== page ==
Excellency, Madam Chair,
At the outset of this exercise of formal consultations on the Global Compact on Refugees, I wish to share some preliminary observations on behalf of the EU and its Member States. The EU and its Member States will provide more detailed coordinated comments on the text that will be shared at the next round of our formal consultations.
On Agenda item 1: the programme of action and the principal modalities for burden- and responsibility-sharing
I would like to reiterate, once more, that the EU and its Member States firmly stand behind the New York Declaration and support the process to prepare the Global Compact on Refugees. We have done a lot of work all together in strengthening comprehensive responses in many refugee situations, and we would like to express particular appreciation to the countries hosting large numbers of refugees. The very focused and constructive thematic discussions of last year have demonstrated that a comprehensive approach is the future for effective and efficient refugee responses.
We also wish to support the inclusive and transparent process set for the formal consultations. We trust that UNHCR will steer the discussions forward in a professional manner, welcome the suggested facilitation role of the Executive Committee bureau members and the suggested working method, avoiding line by line negotiations.Similarly, we support the structure of the draft Compact that should be composed of a reference to the already adopted CRRF, complemented by the proposed Programme of Action. We appreciate the action-oriented nature of the Programme of Action that could further operationalise the CRRF and learn from other existing best practices world-wide.
This paradigm shift proposed in the Refugee Compact is a historical necessity: the number of refugees is without precedent since the Second World War. Never has there been greater need for global responsibility sharing and solidarity with refugees by the international community. And never has it been clearer that only together, in our diversity, with improved governance structures, will we find the necessary path to immediate and sustainable solutions that will protect refugees and support those who host them. The EU and its Member States remain committed to uphold the norms of international human rights law and international refugee law.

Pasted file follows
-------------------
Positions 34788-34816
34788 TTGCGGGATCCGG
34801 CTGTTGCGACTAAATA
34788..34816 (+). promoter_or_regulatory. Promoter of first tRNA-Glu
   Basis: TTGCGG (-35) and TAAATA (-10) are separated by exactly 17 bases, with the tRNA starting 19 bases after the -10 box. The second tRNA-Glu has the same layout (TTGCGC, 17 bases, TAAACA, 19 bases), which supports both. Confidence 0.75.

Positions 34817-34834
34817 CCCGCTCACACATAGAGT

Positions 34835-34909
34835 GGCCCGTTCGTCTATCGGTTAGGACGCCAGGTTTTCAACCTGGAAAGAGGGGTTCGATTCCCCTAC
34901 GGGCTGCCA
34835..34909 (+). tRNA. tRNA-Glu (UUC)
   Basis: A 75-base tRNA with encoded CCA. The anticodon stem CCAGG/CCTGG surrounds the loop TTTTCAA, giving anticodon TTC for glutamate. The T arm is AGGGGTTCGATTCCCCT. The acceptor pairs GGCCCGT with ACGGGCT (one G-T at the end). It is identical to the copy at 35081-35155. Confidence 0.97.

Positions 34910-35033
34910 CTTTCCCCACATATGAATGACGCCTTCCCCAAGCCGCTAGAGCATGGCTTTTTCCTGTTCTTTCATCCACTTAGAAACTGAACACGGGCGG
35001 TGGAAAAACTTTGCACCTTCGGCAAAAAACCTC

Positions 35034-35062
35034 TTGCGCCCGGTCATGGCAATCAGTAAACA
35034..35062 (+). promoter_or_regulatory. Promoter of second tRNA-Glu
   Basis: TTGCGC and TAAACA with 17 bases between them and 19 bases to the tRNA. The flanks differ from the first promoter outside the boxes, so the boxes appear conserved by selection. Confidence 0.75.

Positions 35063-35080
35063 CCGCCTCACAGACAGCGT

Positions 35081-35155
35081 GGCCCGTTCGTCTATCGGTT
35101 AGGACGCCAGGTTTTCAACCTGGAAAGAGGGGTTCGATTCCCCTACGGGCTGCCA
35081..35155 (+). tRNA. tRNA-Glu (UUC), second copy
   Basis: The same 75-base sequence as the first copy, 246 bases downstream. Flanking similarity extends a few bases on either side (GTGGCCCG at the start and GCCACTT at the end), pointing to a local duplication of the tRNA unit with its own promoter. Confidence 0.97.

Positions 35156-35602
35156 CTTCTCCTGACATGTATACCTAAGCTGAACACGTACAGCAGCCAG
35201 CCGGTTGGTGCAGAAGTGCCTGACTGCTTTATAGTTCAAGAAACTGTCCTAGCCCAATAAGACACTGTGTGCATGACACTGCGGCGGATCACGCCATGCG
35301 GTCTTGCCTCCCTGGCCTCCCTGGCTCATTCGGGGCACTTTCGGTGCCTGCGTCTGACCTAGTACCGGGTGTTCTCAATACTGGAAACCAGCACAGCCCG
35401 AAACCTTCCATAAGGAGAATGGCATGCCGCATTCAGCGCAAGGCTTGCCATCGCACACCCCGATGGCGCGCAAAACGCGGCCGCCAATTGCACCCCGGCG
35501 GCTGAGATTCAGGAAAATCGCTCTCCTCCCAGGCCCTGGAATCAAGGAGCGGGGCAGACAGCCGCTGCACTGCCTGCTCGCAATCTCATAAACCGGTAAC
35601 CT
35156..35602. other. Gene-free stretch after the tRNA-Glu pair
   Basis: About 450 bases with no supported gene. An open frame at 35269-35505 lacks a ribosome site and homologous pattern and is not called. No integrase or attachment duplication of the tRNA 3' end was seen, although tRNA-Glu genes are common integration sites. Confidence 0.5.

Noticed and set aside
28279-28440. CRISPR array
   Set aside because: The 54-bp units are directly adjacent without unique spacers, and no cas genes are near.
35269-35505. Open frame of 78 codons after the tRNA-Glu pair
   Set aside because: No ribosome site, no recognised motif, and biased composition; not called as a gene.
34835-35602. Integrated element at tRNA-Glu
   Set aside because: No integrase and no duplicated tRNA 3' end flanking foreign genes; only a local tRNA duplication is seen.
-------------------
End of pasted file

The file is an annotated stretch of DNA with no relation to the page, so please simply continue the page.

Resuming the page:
The EU and its Member States recognise the significant efforts made by countries hosting large refugee populations for protracted periods of time as this is considered a global public good. In line with the EU approach to forced displacement and development, we have significantly stepped up our support to refugee hosting countries, with the aim of strengthening the resilience and self-reliance of refugees and host communities through an integrated approach. Strengthening the response capacities of national and local authorities is essential. We should support host countries to move away from encampment and parallel services for refugees wherever possible.
In turn, such approaches require donors and all other stakeholders to make the necessary commitment to support mechanisms which enhance efficiency and improve collective outcomes by reducing dependence on humanitarian assistance and maximising the effectiveness of development investment. We express our full support to initiatives by the World Bank, other international financial institutions and the private sector, together with UNHCR and other agencies.
Funding is a key dimension of responsibility sharing, but it is not the only one. Responsibility sharing also requires – from us all – agreement on principles, continuous engagement and commitment to stay the course. We are well aware that the New York declaration applies to all States and requires more responsibility sharing across the globe. This applies to the EU and its Member States, too. We also recall that responsibility sharing and solidarity, both within the EU and with third countries, are an integral part of the Common European Asylum System and European Union’s approach to forced displacement and development. This has not been without challenges but we have learned a lot and come a long way in recent years.